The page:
Austerity RC Combat (currency savings are the rule)

Discussion in 'General' started by Astrosaint, Apr 22, 2013.

  1. Tugboat

    Tugboat Facilitator RCWC Staff Admiral (Supporter)

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    Heh. It seemed particularly clever to me, as the same day that you posted it, I was rotating stuffing tubes by hand into a hull. Next time I'll save myself the wear and tear on the hands!
     
  2. Astrosaint

    Astrosaint Active Member

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    Greetings From Florida:
    Well, the craft stick built ship Bebop pass all of the sea trails with its plain Dollar Tree gift wrapped paper soaked in Beryl Nitrate dope. Repeated handling, moisture, bumps, and usage can cause leaks to form. I plugged those leaks with small sections of epoxy. Frames and bulkheads can be skipped if the ship is small enough. Longer hulls would benefit . laying the "planks" horizontally rather than vertically reduces the leak issues.
    For a middle school shop class that has limited resources, craft stick boat building would work as a semester project.
    A
     
  3. wrenow

    wrenow RIP

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    Again, for a middle school shop class, one of Mark's laser-cut wood kits would be dandy (The USS Texas/New York kit, which I now have some experience with is a true bargain at $100 - it was so well cut that, when framed, could be held at one end, in one hand, and was so sturdy that it appeared to have been already glued when no glue had yet been applied), and would ensure some basic conformity to hydrodynamic principles, and authenticity, and a host of additional advantages, including not having to reinvent the wheel and figure out how to do with inferior materials like craft sticks.

    However, it is, of course, your option to ignore all the good advice you have been given on this forum.

    Good luck with your project.
     
  4. Astrosaint

    Astrosaint Active Member

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    $100 per student for a base hull--that would be a hard sell to my school principal for a pilot project. However, the USS Brooklyn @ $75.00 may be doable per student but I would have to cross my fingers. About 10% of the students in my middle school were declared homeless by the state and $100 is serious cash.
    I endeavour to keep the startup prices down
    . I seek to kill shop fees. The craft sticks had their issues. I had to toss out a bunch of them because they were not straight or had some other type of defect. I do not think I would have needed to deal so much with leaks if I had stuck to balsa. I also agree with the assessment that the hull shape would be very basic.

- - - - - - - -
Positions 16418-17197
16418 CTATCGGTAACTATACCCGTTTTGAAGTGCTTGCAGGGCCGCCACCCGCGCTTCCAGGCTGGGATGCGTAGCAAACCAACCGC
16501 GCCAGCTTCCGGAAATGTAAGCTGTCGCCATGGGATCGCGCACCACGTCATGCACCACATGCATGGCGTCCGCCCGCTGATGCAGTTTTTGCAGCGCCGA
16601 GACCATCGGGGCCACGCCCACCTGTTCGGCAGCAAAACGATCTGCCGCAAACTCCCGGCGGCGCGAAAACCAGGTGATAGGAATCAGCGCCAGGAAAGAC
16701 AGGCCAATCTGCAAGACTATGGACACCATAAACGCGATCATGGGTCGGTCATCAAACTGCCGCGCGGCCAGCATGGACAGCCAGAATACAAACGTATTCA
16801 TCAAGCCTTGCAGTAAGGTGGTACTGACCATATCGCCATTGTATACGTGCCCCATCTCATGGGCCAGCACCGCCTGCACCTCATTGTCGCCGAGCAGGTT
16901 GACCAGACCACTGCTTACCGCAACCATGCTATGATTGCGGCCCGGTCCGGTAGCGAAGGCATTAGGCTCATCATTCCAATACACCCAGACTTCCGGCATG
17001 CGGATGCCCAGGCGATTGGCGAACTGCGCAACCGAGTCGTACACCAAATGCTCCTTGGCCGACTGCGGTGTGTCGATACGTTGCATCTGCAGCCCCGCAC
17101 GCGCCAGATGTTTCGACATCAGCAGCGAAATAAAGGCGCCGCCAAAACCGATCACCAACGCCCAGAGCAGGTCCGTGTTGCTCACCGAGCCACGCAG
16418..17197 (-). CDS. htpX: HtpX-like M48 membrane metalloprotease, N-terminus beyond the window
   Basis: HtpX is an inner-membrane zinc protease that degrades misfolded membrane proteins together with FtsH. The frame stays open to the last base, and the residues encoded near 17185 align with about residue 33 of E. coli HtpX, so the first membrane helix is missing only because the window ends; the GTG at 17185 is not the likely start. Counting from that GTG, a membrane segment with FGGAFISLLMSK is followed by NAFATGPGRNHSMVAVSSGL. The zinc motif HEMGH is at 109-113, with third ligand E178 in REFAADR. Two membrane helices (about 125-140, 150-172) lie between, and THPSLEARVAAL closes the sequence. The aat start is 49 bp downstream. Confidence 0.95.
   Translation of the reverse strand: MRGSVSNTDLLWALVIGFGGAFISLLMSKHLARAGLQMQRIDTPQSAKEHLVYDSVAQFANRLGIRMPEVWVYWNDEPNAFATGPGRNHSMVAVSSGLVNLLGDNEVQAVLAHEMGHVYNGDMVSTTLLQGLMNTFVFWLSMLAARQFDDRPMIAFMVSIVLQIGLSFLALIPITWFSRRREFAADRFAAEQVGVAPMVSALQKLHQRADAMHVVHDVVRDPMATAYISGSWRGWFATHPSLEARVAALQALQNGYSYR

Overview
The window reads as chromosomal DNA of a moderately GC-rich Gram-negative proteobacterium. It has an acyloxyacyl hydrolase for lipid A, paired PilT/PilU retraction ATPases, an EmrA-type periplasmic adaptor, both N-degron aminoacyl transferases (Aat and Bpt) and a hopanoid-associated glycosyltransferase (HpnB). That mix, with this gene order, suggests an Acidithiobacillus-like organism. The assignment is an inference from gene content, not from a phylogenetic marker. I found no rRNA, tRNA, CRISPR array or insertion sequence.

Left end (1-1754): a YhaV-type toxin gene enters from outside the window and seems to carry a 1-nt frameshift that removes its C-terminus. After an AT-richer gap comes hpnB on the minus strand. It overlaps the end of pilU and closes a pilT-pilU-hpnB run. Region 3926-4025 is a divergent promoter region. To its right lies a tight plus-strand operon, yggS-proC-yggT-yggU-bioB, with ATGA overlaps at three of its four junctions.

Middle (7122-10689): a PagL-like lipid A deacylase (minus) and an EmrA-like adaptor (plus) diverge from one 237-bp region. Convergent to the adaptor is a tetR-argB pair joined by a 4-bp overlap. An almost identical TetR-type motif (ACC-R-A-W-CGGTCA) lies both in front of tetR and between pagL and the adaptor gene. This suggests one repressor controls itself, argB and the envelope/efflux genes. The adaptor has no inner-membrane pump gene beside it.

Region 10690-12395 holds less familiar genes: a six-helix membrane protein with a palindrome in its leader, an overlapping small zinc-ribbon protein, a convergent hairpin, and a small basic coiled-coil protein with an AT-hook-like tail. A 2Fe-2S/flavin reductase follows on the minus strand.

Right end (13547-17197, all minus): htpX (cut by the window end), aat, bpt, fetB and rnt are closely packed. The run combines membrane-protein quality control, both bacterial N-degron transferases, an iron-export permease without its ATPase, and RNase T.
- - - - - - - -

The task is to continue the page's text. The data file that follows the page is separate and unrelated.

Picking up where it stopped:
A.
     
  5. Tugboat

    Tugboat Facilitator RCWC Staff Admiral (Supporter)

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    How about we work up a simple hull (say, 6 or 8 frames) made from cheap 1/4" sand pine plywood? a 4'x8' sheet of that is under $10 and would provide several small ships, and the students would get good training without killing a lot of time.
     
  6. MasterClay

    MasterClay Active Member

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    a oiler like the Mehoshi Maru is a simple build and the plans are free here on this site
     
  7. Tugboat

    Tugboat Facilitator RCWC Staff Admiral (Supporter)

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    I was thinking something like a stand-off scale DD that could be decorated to suit the builder (like change the SS around without affecting the guts), with a common hull, one prop, one rudder. Stronger and it'd really only take a scrollsaw and a sander (or a hand-held coping saw and sandpaper+elbow grease).
     
  8. wrenow

    wrenow RIP

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    I don't recall saying $100 per student or one hull per student. You could have teams of students building 2 or 4 hulls depending on class size. You need only 2 ships to have a battle. All of our club ships in our group were built by a team of builders (some rough-cut out ribs with the scrollsaw, others sanded them to final dimensions, others laid out keels and cut them, various ones worked on varying superstructure parts, then there were the mechanical guys and the electronics guys.......). Teamork can really help get a ship done - doing one per person is often far harder and more time consuming.
    If you want one ship per student, you might want the far less expensive (and more complete) Golo, and arm it with a single airsoft gun. At least for the pilot project. Later, if the class is polular, you could offer the kids choices of one of the larger ships, or team-built ships, depending on their (and your) budget.
    Again, good luck,
     
  9. Tugboat

    Tugboat Facilitator RCWC Staff Admiral (Supporter)

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    I talked with Astrosaint via pm, and so I am drawing up the USS Salamis-class destroyer, a stand-off scale (way, way off) model for simple RC naval combat. Salamis is 50cm long, and 10cm wide, and should draw 3-4cm of water, combat loaded.
    Soooo, I was out sick on Friday, and managed to get some Sketchup work done on the school boat. Behold: USS Salamis!
    [​IMG]